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  14. Fair Value of Financial Instruments The carrying values and fair values of the Company's financial instruments are as follows: December 31, ------------------------------------ 1998 1997 ---------------- ---------------- Carrying Fair Carrying Fair Amount Value Amount Value - ---------------------------------------------------------- Cash and cash equivalents $ 155 $ 155 $ 12 $ 12 Notes receivable and long-term investments 22 22 Long-term debt including current maturities 6,633 6,690 2,040 2,105 The carrying amount of cash equivalents approximates fair value because of the short maturity of those instruments. The fair values of notes receivable and long-term investments are based on discounted future cash flows or the applicable quoted market price. The fair value of the Company's debt is estimated based on the quoted market prices for the same or similar issues or on the current rates offered to the Company for debt of the same remaining maturities.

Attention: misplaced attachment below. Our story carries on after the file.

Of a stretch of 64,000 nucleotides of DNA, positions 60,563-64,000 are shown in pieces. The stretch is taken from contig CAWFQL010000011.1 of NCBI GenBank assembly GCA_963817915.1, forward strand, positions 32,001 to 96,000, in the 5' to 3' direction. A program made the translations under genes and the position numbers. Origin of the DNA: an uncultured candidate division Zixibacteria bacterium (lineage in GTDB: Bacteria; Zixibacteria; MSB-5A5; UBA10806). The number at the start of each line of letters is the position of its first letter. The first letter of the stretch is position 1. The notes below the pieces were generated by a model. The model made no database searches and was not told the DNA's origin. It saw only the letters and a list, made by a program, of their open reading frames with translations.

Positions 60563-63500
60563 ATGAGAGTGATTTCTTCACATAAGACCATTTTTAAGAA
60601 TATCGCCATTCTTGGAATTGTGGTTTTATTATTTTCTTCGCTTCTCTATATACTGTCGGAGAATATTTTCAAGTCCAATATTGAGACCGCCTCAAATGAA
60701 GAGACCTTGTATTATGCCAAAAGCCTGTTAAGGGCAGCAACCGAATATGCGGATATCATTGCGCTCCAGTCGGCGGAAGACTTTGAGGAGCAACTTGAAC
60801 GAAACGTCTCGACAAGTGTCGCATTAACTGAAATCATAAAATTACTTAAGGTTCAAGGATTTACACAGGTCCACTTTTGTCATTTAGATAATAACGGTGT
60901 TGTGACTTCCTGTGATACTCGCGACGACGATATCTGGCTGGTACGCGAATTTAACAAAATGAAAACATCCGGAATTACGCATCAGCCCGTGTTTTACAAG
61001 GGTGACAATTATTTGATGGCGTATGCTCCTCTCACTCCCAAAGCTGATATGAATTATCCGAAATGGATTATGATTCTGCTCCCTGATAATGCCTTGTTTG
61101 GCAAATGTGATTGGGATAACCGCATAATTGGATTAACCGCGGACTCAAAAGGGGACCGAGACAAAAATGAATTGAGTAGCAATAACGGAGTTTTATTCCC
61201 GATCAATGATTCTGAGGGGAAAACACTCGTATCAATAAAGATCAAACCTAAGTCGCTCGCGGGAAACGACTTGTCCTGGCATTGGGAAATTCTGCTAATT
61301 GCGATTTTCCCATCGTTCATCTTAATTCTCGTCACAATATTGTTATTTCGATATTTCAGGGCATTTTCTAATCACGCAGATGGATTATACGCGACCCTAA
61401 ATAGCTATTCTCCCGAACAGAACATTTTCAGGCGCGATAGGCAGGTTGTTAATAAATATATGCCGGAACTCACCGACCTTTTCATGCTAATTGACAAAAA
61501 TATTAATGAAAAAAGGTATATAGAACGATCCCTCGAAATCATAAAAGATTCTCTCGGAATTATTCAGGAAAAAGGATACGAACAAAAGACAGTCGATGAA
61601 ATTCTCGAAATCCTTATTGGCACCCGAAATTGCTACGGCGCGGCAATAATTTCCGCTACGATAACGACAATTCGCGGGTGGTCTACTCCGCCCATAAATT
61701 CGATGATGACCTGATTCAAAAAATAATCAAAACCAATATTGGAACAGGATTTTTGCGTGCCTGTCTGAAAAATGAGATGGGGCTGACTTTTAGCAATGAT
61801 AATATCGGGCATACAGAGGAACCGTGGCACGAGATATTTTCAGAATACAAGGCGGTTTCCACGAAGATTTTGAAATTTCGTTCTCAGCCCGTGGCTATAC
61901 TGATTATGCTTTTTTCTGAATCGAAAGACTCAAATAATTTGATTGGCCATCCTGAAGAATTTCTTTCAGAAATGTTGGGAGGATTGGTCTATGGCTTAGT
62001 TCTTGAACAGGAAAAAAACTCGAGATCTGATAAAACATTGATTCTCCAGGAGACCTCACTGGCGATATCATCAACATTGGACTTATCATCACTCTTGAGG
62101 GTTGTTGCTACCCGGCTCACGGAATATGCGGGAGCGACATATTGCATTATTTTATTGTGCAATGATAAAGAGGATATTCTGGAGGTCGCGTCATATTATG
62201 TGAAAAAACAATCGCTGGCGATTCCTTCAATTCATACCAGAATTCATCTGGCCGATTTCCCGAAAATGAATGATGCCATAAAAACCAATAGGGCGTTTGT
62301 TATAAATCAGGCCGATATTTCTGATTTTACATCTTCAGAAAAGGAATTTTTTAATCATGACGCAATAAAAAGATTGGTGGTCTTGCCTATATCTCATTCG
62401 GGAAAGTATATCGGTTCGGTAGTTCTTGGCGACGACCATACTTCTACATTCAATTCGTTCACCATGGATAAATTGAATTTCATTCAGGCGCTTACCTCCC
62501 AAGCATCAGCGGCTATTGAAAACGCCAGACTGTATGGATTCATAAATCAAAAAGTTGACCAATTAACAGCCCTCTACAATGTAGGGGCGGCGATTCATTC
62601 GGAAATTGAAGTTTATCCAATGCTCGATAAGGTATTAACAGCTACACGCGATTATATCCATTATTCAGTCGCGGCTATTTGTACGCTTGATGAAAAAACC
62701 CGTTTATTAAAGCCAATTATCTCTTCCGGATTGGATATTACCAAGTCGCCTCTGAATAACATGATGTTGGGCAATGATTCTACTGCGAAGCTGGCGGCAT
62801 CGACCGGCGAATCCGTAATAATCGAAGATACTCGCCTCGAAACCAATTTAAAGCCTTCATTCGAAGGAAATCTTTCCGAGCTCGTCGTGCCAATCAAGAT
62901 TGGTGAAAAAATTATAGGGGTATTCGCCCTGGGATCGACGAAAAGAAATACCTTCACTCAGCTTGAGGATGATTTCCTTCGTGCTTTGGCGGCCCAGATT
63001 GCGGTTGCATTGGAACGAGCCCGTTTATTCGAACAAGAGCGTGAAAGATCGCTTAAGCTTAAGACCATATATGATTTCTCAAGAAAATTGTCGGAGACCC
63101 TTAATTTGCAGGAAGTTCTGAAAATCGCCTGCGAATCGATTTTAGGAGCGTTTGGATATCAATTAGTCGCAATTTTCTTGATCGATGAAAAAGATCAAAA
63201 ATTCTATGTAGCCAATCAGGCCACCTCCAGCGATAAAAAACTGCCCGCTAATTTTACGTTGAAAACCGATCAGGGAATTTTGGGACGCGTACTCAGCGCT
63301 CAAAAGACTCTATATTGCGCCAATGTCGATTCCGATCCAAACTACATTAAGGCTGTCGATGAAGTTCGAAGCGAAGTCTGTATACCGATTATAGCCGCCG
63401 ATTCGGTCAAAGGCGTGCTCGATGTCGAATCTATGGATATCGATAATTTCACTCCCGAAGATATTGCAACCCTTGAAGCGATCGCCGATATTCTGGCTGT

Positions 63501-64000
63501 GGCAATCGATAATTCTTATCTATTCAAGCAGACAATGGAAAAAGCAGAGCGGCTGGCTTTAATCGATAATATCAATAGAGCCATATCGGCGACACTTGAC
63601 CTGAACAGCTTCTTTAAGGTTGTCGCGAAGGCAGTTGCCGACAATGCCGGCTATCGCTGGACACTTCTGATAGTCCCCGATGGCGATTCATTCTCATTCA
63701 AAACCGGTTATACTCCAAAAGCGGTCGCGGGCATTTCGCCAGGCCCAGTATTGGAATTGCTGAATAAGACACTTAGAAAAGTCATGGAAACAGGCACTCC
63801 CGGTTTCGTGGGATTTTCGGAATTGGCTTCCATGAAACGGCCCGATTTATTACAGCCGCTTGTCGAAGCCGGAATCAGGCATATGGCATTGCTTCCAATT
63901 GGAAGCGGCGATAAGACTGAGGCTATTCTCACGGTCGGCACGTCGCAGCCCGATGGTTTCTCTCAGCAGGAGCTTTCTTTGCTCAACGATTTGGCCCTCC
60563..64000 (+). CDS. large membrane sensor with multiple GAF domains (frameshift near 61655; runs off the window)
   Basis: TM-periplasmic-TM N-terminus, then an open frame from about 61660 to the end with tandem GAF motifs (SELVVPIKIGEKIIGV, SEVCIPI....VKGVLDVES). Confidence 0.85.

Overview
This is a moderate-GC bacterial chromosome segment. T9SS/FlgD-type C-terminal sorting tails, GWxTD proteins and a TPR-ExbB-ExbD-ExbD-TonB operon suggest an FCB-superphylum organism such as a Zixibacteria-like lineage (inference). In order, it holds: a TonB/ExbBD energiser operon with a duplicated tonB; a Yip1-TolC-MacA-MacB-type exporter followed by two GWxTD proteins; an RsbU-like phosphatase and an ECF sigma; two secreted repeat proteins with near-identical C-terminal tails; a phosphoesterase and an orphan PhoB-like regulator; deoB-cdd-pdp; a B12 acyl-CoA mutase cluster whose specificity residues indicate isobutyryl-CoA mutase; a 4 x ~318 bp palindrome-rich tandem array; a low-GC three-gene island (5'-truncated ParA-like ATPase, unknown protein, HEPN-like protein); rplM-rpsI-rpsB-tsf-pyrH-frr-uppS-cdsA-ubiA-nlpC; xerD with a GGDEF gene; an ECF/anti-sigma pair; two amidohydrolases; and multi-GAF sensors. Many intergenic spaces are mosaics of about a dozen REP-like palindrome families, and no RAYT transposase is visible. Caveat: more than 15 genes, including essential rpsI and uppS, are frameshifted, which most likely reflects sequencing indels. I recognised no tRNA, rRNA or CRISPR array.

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  15. CONTINGENCIES The Company's past and present operations include activities which are subject to federal, state and local environmental requirements, particularly relating to air and water quality. The Company faces potential environmental liability as a result of violations of permit terms and similar authorizations that have occurred from time to time at its facilities. The Company faces potential liability for response costs at various sites with respect to which the company has received notice that it may be a potentially responsible party ("PRP"), as well as contamination of certain Company-owned properties, concerning hazardous substance contamination. In estimating its reserves for environmental remediation and future costs, the Company's estimated liability reflects only the Company's expected share. In determining the liability, the estimate takes into consideration the number of other PRP's at each site, the identity and financial condition of such parties and experience regarding similar matters. In April 1998, a suit was filed against Stone in Los Angeles Superior Court by Chesterfield Investments L.P. ("Chesterfield"), and D.P. Investments L.P. ("DPI"), alleging that Stone owes such parties approximately $120 million relating to Stone's purchase of common stock of Stone Savannah River Pulp and Paper Corporation ("SSR"). In 1991, Stone purchased the shares of common stock of SSR held by Chesterfield and DPI for approximately $6 million plus a contingent payment payable in March 1998 based upon the post-closing performance of the operations of SSR from 1991 through 1997. Stone has concluded a settlement of the case with DPI, which had a 30% interest in the contingent payment. Chesterfield is continuing to pursue the case as to the remaining 70% of the contingent payment. Stone disputes Chesterfield's calculation of the contingent payment, and is vigorously defending the litigation. The case is currently set for trial in the second quarter of 1999. Stone believes that existing reserves are adequate and the Company does not believe that the resolution of this matter will have a significant impact on the Company's financial condition or results of operations. Stone is a party to an Output Purchase Agreement (the "OPA") with Four M Corporation ("Four M") and Florida Coast Paper Company, L.L.C. ("FCPC"), a joint venture owned 50% by each of Stone and Four M. The OPA requires that Stone and Four M each purchase one half of the linerboard produced at FCPC's mill in Port St. Joe, FL (the "FCPC Mill") at a minimum price sufficient to cover certain obligations of FCPC. The OPA also requires Stone and Four M to use their best efforts to cause the FCPC Mill to operate at a production rate not less than the reported average capacity utilization of the U.S. linerboard industry. FCPC indefinitely discontinued production at the FCPC Mill in August 1998. Certain creditors of FCPC have alleged that Stone and Four M are in default with respect to their obligations under the OPA. Stone's ultimate liability under the OPA is uncertain at this time, although Stone believes that existing reserves are adequate to cover the amount of any adverse judgment in this matter. Subsequent to an understanding reached in December 1998, the Company and SNC entered into a Settlement Agreement in January 1999 to implement a nationwide class action settlement of claims involving Cladwood'r', a composite wood siding product manufactured by SNC that has been used primarily in the construction of manufactured or mobile homes. The Company recorded a $30 million pre-tax charge to reflect amounts SNC has agreed to pay into a settlement fund, administrative costs, plaintiffs' attorneys' fees, class representative payments and other costs. The Company believes its reserve is adequate to pay eligible claims. However, the number of claims, and the number of potential claimants who choose not to participate in the settlement, could cause the Company to re-evaluate whether the liabilities in connection with the Cladwood'r' cases could exceed established reserves. In March 1999, management of SNC's Oregon City, OR newsprint mill became aware of possible violations of the mill's National Pollutant Discharge Elimination System permit. SNC has provided both the EPA and Oregon Department of Environmental Quality with a detailed report of its internal investigation and it is probable that the agencies will conduct an additional investigation based on this report. The Company is unable to predict its potential liability in this matter at this time. The Company is a defendant in a number of lawsuits and claims arising out of the conduct of its business, including those related to environmental matters. While the ultimate results of such suits or other proceedings against the Company cannot be predicted with certainty, the management of the Company believes that the resolution of these matters will not have a material adverse effect on its consolidated financial condition or results of operations.